There is nothing new under the sun, and neither is this pattern. It describes what the church experienced in the Roman Empire, especially in the fourth century, when, according to historian Kenneth Scott Latourette, persecution of Christians reached a "crescendo."
Earlier, Nero was known for his overt cruelty, but the fourth century ruler Julian the Apostate applied more subtle means of persecution. In our time, the early days of the millennial collapse, the tribulations coming to the prophetic community may be more Julian than Neronian.
Julian, a lapsed Christian, believed the only way he could save Rome was to revive its old religions. He abandoned Christianity, but ran smack-dab into a feisty church living under, in Latourette's words, "claims of the Gospel" that were "so radical, so sweeping… so uncompromising… that opposition and even persecution are to be expected."
The Christians were "atheists" according to one popular myth in fourth century Rome, because they wouldn't worship the Roman establishment's preferred deities. They were "unpatriotic," refusing to serve in an army whose oath included the confession of Caesar as "lord." They were immoral, conducting "love feasts" behind closed doors. Above all, says Latourette, the early Roman Christians "were derided as haters of the human race."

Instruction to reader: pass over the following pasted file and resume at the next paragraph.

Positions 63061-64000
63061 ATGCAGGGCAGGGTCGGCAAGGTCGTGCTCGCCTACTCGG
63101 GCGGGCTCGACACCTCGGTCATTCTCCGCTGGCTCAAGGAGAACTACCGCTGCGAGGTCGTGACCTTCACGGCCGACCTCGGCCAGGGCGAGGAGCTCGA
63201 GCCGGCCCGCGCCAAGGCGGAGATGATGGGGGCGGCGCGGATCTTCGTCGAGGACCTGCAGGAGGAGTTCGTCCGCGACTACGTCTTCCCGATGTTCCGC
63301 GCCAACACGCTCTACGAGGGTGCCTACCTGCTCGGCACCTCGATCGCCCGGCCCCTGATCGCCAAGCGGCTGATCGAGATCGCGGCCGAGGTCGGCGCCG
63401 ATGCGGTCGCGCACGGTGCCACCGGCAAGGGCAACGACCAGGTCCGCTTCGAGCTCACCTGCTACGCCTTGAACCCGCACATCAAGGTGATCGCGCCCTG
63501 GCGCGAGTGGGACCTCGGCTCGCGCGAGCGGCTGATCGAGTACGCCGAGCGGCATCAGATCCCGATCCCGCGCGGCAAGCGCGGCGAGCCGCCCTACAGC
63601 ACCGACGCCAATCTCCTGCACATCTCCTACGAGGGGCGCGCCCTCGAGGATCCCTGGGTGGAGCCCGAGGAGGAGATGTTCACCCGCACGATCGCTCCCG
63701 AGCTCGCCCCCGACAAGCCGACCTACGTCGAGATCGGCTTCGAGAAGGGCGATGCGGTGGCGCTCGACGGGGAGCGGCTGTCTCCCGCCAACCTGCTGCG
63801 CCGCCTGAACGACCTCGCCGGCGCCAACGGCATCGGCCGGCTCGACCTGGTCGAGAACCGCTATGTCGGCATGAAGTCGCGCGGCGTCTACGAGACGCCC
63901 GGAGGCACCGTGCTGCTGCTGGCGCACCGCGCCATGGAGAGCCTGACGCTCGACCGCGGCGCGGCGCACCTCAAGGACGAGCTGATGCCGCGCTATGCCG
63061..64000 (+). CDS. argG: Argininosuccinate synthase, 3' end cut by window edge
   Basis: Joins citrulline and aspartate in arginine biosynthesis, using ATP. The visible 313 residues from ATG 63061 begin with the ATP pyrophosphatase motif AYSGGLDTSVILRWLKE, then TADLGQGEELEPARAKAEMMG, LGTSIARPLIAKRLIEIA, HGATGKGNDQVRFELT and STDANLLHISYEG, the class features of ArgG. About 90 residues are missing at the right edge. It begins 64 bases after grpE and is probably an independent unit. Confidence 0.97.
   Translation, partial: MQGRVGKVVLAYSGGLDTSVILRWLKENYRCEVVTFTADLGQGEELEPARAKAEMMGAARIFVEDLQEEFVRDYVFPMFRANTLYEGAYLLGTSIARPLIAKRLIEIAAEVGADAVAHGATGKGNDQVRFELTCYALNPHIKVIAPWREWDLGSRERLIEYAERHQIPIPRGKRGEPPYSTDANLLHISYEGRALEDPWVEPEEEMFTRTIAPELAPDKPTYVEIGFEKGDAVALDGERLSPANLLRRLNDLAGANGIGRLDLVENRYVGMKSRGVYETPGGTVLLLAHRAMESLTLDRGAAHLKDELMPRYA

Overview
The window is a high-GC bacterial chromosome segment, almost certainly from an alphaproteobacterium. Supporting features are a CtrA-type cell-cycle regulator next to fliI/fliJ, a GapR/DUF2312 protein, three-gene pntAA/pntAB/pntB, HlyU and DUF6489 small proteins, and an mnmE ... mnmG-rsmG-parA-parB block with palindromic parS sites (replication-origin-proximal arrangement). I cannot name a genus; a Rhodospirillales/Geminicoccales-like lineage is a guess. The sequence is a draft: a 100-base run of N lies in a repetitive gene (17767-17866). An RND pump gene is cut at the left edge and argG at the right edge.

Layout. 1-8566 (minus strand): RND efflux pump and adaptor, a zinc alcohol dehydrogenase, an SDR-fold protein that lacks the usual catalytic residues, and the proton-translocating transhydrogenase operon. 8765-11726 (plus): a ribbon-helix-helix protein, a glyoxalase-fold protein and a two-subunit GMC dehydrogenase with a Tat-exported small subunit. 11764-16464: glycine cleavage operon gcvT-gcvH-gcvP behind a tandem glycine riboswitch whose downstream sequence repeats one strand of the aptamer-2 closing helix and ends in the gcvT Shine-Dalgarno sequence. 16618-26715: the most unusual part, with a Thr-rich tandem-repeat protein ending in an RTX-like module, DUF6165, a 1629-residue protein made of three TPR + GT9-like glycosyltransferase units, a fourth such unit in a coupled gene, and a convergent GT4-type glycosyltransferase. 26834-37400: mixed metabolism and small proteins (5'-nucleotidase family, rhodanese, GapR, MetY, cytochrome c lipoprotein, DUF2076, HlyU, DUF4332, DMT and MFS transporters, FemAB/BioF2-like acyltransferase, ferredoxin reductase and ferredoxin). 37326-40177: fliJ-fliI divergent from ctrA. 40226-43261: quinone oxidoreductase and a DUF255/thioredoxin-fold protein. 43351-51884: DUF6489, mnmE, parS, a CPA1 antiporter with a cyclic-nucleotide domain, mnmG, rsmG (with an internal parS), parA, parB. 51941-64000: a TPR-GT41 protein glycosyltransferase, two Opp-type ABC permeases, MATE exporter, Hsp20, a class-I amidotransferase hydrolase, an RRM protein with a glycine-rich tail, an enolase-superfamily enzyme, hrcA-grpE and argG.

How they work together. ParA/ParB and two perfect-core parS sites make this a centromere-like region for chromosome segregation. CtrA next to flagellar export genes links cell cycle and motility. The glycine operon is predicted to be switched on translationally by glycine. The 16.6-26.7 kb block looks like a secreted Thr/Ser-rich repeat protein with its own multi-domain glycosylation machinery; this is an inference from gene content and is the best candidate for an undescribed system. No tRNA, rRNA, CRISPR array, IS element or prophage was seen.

Because the church "threatened the existing structure of society" (its consensus), it began to be regarded as a "force" that "would overturn the existing culture," writes Latourette. Thus, he says, Christianity came "to be feared by the established order."
As it is feared now when it challenges the presumptions of the post-millennial age and its consensus-defining establishments.
Julian the Apostate was aware that the first and second century gore had proven "fruitless," in the words of another church historian, Philip Schaff. So, Julian "abstained from bloody persecution" because he did not want "to give the church the glory of a new martyrdom."
Instead, Julian turned to the strategies of marginalization and isolation. Christians lost standing in the courts, were excluded from military office, and burdened with excess taxes. Julian turned all the state schools over to the "heathens" (in Schaff's words), and would not allow Christians to teach in the arts and sciences. Christian students either had to forego education or they had "to imbibe with the study of the classics in the heathen schools the principles of idolatry."
It would seem in our post-millennial age when Miley Cyrus and so many others have forgotten Jesus, that a Julian-style tribulation is rising upon the prophetic church. "Tribulation," in the Greek New Testament, is thlipsis, referring to the hefty stone that squeezes the oil from olives or juice from grapes. "Tribulation" is therefore intense pressure. The church that challenges the contemporary culture's abandonment of biblical values will be under much bullying to accommodate. When she does not, she will be silenced in whatever way the new Rome can find effective.
The present-day church must therefore learn all she can about how the early church in the Roman Empire not only survived, but flourished. That's the topic of the final part in this series, coming next.